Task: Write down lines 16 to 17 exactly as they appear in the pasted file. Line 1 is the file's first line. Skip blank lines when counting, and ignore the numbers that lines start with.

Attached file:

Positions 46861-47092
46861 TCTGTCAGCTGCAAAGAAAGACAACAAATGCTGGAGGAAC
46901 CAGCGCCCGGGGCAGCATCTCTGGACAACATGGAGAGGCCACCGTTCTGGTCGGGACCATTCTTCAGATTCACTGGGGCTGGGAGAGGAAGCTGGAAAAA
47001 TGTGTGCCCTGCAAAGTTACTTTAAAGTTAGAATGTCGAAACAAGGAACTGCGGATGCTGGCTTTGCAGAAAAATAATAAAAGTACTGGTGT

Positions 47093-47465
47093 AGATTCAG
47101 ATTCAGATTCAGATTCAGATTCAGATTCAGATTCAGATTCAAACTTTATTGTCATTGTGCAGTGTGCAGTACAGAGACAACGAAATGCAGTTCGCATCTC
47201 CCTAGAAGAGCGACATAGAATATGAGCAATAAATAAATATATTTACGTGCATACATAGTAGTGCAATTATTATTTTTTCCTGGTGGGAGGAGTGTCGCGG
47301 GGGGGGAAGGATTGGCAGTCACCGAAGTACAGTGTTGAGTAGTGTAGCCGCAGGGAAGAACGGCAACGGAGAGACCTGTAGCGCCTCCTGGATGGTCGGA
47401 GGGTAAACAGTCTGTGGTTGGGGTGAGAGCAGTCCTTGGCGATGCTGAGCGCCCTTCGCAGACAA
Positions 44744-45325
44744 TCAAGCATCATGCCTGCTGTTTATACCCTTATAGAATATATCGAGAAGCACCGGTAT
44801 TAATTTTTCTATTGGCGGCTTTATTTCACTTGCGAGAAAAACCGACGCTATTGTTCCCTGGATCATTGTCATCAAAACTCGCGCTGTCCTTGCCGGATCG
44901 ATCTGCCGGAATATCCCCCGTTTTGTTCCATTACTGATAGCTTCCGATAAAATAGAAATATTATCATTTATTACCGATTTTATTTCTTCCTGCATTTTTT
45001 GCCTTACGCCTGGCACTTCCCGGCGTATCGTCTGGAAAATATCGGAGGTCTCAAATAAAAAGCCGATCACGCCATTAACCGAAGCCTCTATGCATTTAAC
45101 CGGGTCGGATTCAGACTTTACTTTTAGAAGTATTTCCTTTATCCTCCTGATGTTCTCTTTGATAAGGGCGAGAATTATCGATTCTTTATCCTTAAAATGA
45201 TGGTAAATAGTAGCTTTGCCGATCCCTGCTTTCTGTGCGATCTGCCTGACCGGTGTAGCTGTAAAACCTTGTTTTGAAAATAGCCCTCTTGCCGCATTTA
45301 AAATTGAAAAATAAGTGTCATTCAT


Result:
45101 CGGGTCGGATTCAGACTTTACTTTTAGAAGTATTTCCTTTATCCTCCTGATGTTCTCTTTGATAAGGGCGAGAATTATCGATTCTTTATCCTTAAAATGA
45201 TGGTAAATAGTAGCTTTGCCGATCCCTGCTTTCTGTGCGATCTGCCTGACCGGTGTAGCTGTAAAACCTTGTTTTGAAAATAGCCCTCTTGCCGCATTTA